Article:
Islam and Power
Is President Bush's plan to spread democracy turning into a fiasco? It doesn't have to. But it does need to change.
By Fareed Zakaria, Newsweek
Feb. 13, 2006 issue - George W. Bush is not a man for second thoughts, but even he might have had some recently. Ever since 9/11, Bush has made the promotion of democracy in the Middle East the center-piece of his foreign policy, and doggedly pushed the issue. Over the last few months, however, this approach has borne strange fruit, culminating in Hamas's victory in Gaza and the West Bank. Before that, we have watched it strengthen Hizbullah in Lebanon, which (like Hamas) is often described in the West as a terrorist organization. In Iraq, the policy has brought into office conservative religious parties with their own private militias. In Egypt, it has bolstered the Muslim Brotherhood, one of the oldest fundamentalist organizations in the Arab world, from which Al Qaeda descends. "Democracies replace resentment with hope, respect the rights of their citizens and their neighbors, and join the fight against terror," Bush said last week in his State of the Union address. But is this true of the people coming to power in the Arab world today?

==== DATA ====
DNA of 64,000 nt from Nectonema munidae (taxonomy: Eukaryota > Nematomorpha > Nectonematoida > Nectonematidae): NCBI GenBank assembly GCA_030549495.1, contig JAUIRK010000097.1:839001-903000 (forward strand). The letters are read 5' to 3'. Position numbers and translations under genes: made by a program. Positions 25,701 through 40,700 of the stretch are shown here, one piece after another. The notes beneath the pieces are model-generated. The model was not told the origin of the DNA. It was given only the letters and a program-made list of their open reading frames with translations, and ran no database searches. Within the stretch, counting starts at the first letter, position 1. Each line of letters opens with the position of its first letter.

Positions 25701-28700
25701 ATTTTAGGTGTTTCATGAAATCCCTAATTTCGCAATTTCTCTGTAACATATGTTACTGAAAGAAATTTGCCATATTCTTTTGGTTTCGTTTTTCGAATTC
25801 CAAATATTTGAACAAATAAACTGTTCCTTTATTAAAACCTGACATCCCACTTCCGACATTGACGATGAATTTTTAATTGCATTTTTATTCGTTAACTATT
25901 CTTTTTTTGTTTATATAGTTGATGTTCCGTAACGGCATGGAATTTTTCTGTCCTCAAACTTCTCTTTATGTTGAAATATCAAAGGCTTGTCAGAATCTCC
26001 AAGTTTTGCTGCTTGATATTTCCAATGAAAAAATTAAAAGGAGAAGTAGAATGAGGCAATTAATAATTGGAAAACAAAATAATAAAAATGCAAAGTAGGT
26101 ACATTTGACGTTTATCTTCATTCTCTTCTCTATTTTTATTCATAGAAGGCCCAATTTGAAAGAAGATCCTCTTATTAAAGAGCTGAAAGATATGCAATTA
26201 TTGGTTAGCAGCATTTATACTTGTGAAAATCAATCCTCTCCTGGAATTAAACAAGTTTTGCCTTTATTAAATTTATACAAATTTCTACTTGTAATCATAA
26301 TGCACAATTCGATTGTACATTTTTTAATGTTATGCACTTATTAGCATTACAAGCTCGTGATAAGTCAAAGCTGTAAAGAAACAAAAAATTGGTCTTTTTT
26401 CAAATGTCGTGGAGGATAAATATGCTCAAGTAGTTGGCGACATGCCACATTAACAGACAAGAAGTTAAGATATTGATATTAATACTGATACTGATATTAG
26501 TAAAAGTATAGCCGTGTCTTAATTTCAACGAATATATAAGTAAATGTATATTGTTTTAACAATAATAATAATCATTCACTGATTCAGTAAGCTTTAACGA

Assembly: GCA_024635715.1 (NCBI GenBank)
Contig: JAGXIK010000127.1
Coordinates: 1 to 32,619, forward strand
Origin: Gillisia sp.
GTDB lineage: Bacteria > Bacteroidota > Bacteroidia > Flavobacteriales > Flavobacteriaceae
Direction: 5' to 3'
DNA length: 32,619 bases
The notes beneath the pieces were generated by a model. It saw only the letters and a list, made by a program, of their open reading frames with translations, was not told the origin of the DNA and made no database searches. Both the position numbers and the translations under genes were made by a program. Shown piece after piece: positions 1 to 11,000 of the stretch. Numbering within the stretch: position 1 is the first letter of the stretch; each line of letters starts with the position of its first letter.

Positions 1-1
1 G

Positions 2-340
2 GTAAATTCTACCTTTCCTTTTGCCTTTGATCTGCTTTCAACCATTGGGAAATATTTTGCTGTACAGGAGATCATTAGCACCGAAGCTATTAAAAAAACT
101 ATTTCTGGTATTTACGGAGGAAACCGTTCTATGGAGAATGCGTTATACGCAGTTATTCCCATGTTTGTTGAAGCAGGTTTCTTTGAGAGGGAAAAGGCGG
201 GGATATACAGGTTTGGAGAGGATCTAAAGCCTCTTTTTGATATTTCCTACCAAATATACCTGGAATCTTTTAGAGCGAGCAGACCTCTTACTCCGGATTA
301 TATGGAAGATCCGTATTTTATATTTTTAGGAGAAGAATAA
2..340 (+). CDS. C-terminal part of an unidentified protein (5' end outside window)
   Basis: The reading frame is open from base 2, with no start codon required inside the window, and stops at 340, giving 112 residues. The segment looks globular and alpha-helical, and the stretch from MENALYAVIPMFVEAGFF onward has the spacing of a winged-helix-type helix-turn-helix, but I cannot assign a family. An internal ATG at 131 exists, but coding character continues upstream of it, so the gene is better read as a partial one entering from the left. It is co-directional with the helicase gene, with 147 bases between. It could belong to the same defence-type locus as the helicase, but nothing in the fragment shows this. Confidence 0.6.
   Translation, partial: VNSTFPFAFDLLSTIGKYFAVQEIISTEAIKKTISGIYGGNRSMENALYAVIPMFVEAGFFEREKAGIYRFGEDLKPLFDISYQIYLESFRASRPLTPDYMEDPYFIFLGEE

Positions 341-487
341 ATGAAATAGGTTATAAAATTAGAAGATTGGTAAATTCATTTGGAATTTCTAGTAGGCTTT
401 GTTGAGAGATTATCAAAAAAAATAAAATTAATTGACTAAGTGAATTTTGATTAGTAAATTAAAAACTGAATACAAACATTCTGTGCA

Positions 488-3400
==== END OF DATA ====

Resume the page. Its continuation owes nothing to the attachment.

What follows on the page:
This is an issue that deserves serious thought, well beyond pointing to the awkwardness of Bush's position. Bush's prescription is, after all, one accepted by many governments: it is also European policy to push for democratic reform in the Middle East. And in fact, little has happened over the last few months that makes the case for continued support of Muslim dictatorships. But recent events do powerfully suggest that if we don't better understand the history, culture and politics of the countries that we are "reforming," we will be in for an extremely rocky ride.
There is a tension in the Islamic world between the desire for democracy and a respect for liberty. (It is a tension that once raged in the West and still exists in pockets today.) This is most apparent in the ongoing fury over the publication of cartoons of the Prophet Muhammad in a small Danish newspaper. ...
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